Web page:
But Toby...What about Bond? You bought into one of the biggest Hollywood franchises there is, you were the baddie.

‘Yes, but that’s different, that’s every schoolboy’s secret longing!’ Toby spreads his hands. ‘You can’t turn down the chance to be in a Bond movie, can you? And I do love playing baddies, they’re more...interesting.’ Just for a second, he looks a little dangerous.

But it’d be a shame in a way if Toby Stephens wasted his time on the big screen because he’s genuinely in love with theatre, and genuinely good at it. Earlier this year he starred as Henry in Tom Stoppard’s The Real Thing, and, by all accounts, got that difficult mix of studied detachment and real heartbreak just right. We talk about his radio and television work (Rochester in Jane Eyre, Kim Philby in Spies), but when Toby Stephens talks about acting on stage, about the magic of a perfect performance, that slight underlying shyness vanishes and he talks with urgency.

‘The reason I do it, the heart of it all, is that every so often, during some rare performances on stage, there’s a moment when you lose yourself completely,’ he says. ‘It’s amazing. The audience feel it too — well, it’s their focus that takes you there. And those moments are sublime. I can’t explain it very well, but it’s as if everything suddenly comes together and you’re able to pour yourself completely into the part as if it’s a vessel. It’s a very strange thing to do, but it’s...well, it’s my function, it’s what I love, it’s what I do.’

We’re both silent for a bit, knee to knee at the NT, considering this strange phenomenon, then Toby tries to explain again: ‘We all want to stop the voices in our heads, don’t we, the ones that criticise and question us?’ Absolutely. ‘Well, when you get a perfect moment on stage, the voices in your head are silenced, which is what we all want really, isn’t it?’

Toby is willing me to agree, and I nod, but the voices in my head are not silent. One, a sycophant, is conducting an admiring monologue about how articulate Stephens is, and how attractive. Another mutters in disgust. A third is making what it considers an interesting observation: in previous interviews, Stephens has been a little casual about acting, dismissed it as just a job like any other. This is the laidback line taken by Toby’s mother, Dame Maggie, and I imagine Toby has been reluctant to be more effusive than his brilliant parent. But I wonder whether, now that the great Dame has sold her soul to Harry Potter, her son feels freer to speak his mind, to articulate some of the passion he clearly feels for the family business.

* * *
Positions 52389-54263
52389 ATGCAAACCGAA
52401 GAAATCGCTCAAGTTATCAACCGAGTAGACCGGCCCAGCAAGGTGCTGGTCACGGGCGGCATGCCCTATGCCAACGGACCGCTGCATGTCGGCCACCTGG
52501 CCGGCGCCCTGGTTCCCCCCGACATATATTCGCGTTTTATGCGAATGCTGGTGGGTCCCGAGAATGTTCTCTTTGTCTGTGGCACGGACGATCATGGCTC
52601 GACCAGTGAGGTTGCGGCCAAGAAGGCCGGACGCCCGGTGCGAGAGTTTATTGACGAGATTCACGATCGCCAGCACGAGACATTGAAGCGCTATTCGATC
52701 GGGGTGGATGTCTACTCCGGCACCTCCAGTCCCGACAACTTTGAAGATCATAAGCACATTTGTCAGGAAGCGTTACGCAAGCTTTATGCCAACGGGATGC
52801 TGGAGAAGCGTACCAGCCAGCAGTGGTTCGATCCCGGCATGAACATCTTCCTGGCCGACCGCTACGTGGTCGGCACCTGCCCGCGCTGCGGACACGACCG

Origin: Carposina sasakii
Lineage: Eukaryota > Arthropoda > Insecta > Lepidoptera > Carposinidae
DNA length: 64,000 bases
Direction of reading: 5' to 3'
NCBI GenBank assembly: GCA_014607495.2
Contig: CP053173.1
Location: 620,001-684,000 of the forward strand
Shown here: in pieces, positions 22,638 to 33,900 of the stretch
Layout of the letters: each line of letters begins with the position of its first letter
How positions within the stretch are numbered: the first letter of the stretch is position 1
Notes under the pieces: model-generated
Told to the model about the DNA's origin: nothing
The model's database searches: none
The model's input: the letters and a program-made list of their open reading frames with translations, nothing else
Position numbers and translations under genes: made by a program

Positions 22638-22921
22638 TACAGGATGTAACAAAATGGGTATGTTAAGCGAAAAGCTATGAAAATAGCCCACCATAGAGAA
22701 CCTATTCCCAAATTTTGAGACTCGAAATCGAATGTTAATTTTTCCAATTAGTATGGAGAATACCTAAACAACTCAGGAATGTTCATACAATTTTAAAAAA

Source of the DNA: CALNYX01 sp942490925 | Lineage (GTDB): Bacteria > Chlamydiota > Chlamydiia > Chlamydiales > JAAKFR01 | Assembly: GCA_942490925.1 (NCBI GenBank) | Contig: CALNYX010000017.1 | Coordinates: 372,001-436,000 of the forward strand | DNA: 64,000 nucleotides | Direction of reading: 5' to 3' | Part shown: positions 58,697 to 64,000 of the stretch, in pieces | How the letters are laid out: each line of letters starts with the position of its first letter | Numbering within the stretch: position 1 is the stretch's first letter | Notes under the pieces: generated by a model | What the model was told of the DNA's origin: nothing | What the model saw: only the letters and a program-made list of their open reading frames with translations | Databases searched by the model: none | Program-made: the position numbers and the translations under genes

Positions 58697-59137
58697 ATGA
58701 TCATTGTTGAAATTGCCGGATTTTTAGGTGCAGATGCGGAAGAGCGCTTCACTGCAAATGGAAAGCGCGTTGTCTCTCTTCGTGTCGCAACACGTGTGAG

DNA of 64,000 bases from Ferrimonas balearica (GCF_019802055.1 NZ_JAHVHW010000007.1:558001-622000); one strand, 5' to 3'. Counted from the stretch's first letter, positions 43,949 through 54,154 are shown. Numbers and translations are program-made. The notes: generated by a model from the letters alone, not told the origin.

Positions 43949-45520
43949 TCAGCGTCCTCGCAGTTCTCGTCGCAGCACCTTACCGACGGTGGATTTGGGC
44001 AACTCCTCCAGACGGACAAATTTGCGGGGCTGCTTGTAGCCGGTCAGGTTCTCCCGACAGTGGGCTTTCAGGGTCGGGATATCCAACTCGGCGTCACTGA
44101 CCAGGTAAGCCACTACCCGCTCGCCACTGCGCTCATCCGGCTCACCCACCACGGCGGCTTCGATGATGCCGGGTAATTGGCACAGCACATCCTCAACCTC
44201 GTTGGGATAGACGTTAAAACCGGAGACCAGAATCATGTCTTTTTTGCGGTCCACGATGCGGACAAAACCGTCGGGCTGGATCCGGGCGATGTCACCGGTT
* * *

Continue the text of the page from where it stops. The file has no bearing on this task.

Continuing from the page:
I don’t ask. But the truth is that, while Maggie Smith waves a wand at dragons in the sky above Hogwarts, her son is preparing to take on the murderous hordes in revolutionary France. He’s playing Danton, Robespierre’s friend and co-conspirator, in Danton’s Death, a play set during the lull between the first and second terrors, and he relishes the opportunity. ‘Danton’s a great man,’ says Toby. ‘He had ideals. And then, when Robespierre began to execute his former friends, Danton rebelled. He’s a very interesting character.’ But he had lots of people killed! ‘Yes,’ says Toby, with a villainous smile, ‘but ends do sometimes justify means.’ Before we can get into the rights and wrongs of regicide and revolution, an NT lady appears at the door to say rehearsals are beginning again. Toby Stephens says goodbye, then goes back to battle.

Danton’s Death, part of the Travelex £10 Tickets season, is in rep at the Olivier until 22 August.